Pristine Paradise

Looking for an unspoiled Tahiti of yesteryear? Try Le Taha'a

By: Andrea R. Vaucher

Flying into Bora Bora 25 years ago, I was dazzled by the color of the shallow lagoon; astonishing shades of turquoise and cobalt shimmered between an unbroken expanse of blinding white sand and the protective necklace of coral that shielded the island from the ocean. Iconic motus those tiny Robinson Crusoe islands with their clumps of coconut palms dotted the lagoon, deserted except for maybe a couple of honeymooners.

Today, every Bora Bora motu boasts a hotel a Ritz Carlton and a Four Seasons are presently under construction and over-water bungalows are as rife as Marlon Brando anecdotes.

Despite the phenomenal increase in tourism, Bora Bora is still pristine. To float on one’s back in the lagoon at sunset in the shadow of towering Mount Otemanu is a heart-stopping experience.

But if you have Polynesia-bound clients looking for a place like Bora Bora was before the boom, send them to its southeast island neighbor, Le Taha’a Private Island Resort and Spa.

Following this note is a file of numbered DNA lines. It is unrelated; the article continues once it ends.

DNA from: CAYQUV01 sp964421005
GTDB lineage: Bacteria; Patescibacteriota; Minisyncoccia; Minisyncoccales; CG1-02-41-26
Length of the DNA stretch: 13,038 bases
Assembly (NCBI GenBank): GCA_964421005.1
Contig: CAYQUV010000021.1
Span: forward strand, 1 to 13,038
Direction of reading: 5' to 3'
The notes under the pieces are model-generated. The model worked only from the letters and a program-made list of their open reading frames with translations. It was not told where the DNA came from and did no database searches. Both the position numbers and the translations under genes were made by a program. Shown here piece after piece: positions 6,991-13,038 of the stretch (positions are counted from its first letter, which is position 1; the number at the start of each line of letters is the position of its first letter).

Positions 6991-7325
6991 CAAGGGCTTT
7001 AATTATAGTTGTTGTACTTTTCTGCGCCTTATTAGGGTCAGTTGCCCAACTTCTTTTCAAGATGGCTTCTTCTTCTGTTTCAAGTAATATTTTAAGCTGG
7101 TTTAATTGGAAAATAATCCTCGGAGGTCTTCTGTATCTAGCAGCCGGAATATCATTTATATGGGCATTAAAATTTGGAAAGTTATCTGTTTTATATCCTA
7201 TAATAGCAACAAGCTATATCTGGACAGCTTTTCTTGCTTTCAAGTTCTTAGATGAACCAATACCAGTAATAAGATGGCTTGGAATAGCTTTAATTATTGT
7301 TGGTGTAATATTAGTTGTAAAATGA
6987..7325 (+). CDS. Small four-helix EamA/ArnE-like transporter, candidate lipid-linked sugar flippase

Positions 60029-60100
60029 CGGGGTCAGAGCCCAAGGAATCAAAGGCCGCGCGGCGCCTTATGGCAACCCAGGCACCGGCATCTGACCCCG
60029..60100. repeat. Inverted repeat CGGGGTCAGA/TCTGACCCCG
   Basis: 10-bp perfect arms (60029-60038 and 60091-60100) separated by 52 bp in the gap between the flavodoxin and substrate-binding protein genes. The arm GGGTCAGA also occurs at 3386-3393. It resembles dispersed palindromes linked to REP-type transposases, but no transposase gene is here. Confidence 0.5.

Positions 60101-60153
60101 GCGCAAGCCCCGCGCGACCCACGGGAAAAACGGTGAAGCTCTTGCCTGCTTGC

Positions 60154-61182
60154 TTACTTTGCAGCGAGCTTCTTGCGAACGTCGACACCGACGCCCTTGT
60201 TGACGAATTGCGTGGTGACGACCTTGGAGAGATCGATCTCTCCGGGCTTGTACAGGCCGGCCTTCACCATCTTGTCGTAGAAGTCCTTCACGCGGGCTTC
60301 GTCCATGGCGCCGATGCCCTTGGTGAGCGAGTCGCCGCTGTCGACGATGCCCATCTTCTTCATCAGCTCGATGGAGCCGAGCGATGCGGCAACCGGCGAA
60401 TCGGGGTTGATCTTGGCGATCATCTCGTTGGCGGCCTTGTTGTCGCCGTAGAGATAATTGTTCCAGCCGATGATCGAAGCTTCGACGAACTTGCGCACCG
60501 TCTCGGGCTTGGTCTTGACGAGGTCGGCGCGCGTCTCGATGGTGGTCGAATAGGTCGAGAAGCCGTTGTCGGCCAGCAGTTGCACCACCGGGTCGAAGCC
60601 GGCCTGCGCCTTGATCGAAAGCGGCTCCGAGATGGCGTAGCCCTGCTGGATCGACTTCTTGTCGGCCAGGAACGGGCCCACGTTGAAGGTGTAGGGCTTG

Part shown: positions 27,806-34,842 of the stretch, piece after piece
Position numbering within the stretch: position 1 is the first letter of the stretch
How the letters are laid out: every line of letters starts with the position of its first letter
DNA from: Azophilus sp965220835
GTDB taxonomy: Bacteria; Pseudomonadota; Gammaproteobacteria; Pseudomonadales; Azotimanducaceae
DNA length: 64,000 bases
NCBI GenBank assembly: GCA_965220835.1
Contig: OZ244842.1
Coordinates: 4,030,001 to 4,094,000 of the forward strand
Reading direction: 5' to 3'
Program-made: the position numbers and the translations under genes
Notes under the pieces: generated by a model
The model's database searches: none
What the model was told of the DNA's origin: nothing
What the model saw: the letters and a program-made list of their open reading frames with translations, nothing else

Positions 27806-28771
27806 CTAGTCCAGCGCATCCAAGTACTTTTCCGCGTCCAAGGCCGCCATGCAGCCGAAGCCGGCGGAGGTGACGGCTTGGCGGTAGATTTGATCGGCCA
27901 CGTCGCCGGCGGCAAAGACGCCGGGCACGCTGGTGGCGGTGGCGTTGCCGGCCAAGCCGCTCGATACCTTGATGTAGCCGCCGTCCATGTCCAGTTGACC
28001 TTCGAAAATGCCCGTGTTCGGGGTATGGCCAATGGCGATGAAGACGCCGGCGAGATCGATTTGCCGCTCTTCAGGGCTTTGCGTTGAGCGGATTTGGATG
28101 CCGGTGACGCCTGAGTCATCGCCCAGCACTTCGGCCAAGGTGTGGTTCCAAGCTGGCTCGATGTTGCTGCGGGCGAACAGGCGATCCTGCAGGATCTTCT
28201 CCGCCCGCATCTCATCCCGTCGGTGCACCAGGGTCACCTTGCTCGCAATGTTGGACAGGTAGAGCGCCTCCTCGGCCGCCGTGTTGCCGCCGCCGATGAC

Since its opening in December 2002, Le Taha’a, the only Relais & Chateaux in Polynesia, has made all the lists and garnered its share of industry honors. And it’s easy to see why.

Le Taha’a’s over-water bungalows facing Bora Bora might just be the most amazing in the Pacific. These eight architectural gems are zen in their simplicity and muted palate; they feature bamboo and slate floors, tamanu wood furniture and details such as canoe-shaped bathtubs and glass-topped bedside tables that open to allow guests to feed the fish below.
These bungalows are identical to the resort’s other 40 over-water units with direct access to the lagoon, a large patio deck with teak lounges and an alfresco dining area under a thatched fare. The rooms not only face Bora Bora’s craggy silhouette, but also a couple of those hard-to-find motus, which look so devastatingly gorgeous backlit by a magenta Polynesian sunset.

The hotel’s Manea Spa, lo-cated in a coconut grove between the lagoon and a lake, offers body and facial treatments incorporating the region’s natural resources of vanilla, tiare, coconut and sandalwood. The treatment rooms are open to the lake, but guests may also opt for pampering on secluded tables outside on the beach.

Le Taha’a is the kind of place where going to the spa might be the most strenuous activity your clients engage in. But, should they prefer, a myriad of recreational options are available including visiting a black pearl farm and a vanilla plantation on the main island of Taha’a, which didn’t even have electricity until 10 years ago.

And 25 years from now, rest assured, your clients will be sharing indelible memories of what it was like on the island of Le Taha’a way back when.

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